Something else I want to share with you is that a year ago my daughter heard a sermon about waiting for the right person. The sermon was about a young woman who kept a container of change for years. As she received change she added it to her change holder, and prayed over it that some day she would buy the man God had planned for her a wedding ring. My daughter asked me to find her something so she could do the same thing. I found a makeup bag with “Bride” written in bling, and she adds her money to the bag so that someday she can buy her husband a ring. I think it is important to encourage our kids to look towards their future with excitement and this is one way my daughter can do this with out rushing things and getting ahead of God.
The reality is, this young man our daughter is dating and the beautiful young woman our son is dating could become their spouses someday if that is God’s plan, and it is our job as parents to help them to stay pure. Because now we can’t keep them in the safety of the playpen I talked about in my first post, we have to trust we have given our kids a firm foundation to stand on.
At this stage, we believe that communication is our best means of helping our children successfully navigate across the dating tightrope. Not just communication with our kids, but my husband and I also feel it is important to really get to know the young man and young woman in our kids’ lives. We both make time to spend getting to know them. We talk very openly with them about what we want, not only for our own kids, but for them as well. We talk about our faith and our hope that both couples will make wise choices. We believe if they know what we expect, not just from our own kids, but from them also, and how much we want the best for all of them, this will give them the best chance to make it to the other side of the tightrope.
When our kids took the first step off the safety of the platform onto the dating tightrope, in a sense, they left my husband and I behind. As their parents, we are standing on the platform behind our kids as they walk the tightrope. We continue to cover them in prayer and give them words of encouragement as they hold on to the guidelines we set in place. Those guidelines are like the pole that helps to keep them balanced. God is the safety net below in case they stumble and fall. As they get further across the tightrope we know that what waits for them on the other platform is the man and the woman God has planned for them to spend there lives with. As I typed this, I found myself closing my eyes and I could see a hand reaching out to take the hand of each of my children and lift them up onto the platform at the other side. That hand reaching out to help them step onto the platform is their future spouse. There is going to be great joy when they make it. I can see my husband and I standing there with a sense of relief and mixture of emotions, because once they reach that platform on the other side we will find ourselves at their wedding day. I am now in tears as I think of this. It has been scary at times, as our kids have tried to maneuver the dating tightrope. At times I wish I could turn back the clock when my biggest worry was being there to catch them if they fell as they were learning to walk.
As I said in one of my earlier posts I do not have all the answers to dating. The age that worked for us may not work for you. I hope, however, you understand that prayer, communication, clearly stated guidelines, and allowing your children to feel okay about having feelings towards the opposite sex can all help you to guide your child safely across the dating tightrope.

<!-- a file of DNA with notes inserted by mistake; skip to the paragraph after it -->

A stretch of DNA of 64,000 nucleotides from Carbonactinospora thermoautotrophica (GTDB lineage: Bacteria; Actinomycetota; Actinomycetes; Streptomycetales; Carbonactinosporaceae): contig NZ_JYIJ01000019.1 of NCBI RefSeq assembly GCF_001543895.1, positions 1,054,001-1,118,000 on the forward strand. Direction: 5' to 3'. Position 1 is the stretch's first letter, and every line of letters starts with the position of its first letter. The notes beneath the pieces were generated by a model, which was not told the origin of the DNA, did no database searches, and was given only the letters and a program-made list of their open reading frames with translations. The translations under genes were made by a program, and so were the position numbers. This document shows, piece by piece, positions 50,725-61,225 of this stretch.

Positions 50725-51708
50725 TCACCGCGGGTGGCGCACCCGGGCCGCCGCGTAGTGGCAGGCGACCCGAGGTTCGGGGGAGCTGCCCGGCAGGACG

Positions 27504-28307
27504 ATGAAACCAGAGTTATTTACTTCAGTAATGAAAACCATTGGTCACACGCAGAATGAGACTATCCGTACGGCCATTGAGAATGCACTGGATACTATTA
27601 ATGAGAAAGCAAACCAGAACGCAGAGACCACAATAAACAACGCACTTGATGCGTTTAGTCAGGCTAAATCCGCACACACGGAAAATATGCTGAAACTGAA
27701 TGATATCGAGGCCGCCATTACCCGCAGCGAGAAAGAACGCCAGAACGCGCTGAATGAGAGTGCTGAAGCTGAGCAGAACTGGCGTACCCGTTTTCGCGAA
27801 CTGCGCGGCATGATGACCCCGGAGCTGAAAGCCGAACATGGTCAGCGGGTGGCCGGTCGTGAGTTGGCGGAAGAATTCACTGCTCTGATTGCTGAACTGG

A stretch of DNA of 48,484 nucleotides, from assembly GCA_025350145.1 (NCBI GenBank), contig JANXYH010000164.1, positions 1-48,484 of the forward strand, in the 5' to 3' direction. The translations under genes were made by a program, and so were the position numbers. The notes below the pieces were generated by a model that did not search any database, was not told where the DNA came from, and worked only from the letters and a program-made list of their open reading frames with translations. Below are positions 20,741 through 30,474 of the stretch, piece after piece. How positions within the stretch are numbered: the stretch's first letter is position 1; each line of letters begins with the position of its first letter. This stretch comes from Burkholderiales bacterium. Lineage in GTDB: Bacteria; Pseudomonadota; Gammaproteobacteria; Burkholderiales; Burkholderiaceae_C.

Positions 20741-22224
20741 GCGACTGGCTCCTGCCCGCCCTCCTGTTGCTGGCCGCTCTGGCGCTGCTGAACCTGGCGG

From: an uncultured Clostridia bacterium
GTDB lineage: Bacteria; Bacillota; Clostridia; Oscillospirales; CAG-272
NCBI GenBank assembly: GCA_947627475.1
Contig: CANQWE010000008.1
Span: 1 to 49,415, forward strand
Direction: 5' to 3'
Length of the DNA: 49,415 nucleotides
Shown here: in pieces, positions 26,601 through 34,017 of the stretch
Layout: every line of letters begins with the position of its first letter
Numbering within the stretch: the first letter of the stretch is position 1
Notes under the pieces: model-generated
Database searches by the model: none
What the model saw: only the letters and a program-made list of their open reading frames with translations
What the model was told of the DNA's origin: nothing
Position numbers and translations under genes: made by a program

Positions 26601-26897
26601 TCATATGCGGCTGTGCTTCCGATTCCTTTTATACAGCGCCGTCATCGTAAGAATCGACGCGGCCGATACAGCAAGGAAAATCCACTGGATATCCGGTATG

By Susan Norris
This month my daughter celebrates her 18th birthday. She shares her birthday with her 1 year old cousin, Jacob. We were blessed to spend some time with them last week, so we celebrated the birthday twins.
As I sat there singing Happy Birthday to them both, I was blown away by how quickly the time passed. It seems like she just turned a year old, sticking her face and hands in her birthday cake.
For those of you who are tweens, teens or the parents of them, the days go slow, but the years go quickly. I thought it might be helpful to interview my daughter about her middle and high school years. So, it is my privilege to introduce you to Laura, high school graduate and soon to be college freshman.
What was the best part about middle school?
Getting out! (she laughs). FCA (Fellowship of Christian Athletes) was really fun because it was something I could be involved in and meet a great core group of people. I was able to join the leadership team and have an influence on my campus.
What was the hardest part of middle school?
The hardest part of middle school was finding a friend group because everyone is trying to find their own. Kids came from three different elementary schools to our middle school, so there were a lot of new faces. I found a lot of times you’d think you were friends with someone only to learn they weren’t really a friend at all.
If you could give one piece of advice to your middle school self, what would it be?
Find your identity in the Lord instead of other people. Lean on your family and those who have been friends for a while, who really know you.
How different did you find high school from middle school?
High school gave you a lot more freedom ( i.e. You were not walked to the lunch room). I made new friends coming from other schools. There were more people in the school to make friends with because they came from multiple middle schools. A lot of people developed new friend groups. Some people you were friends with in middle school weren’t necessarily the people you spent time with in high school. Once you can drive, then you hang out more with friends outside of school.
Was it harder or easier to find your place in high school?
It was a lot easier. People acted a little more mature and people became more independent so their choices were more their own and not what everyone else was doing.
Did you ever have a “mean girls” situation?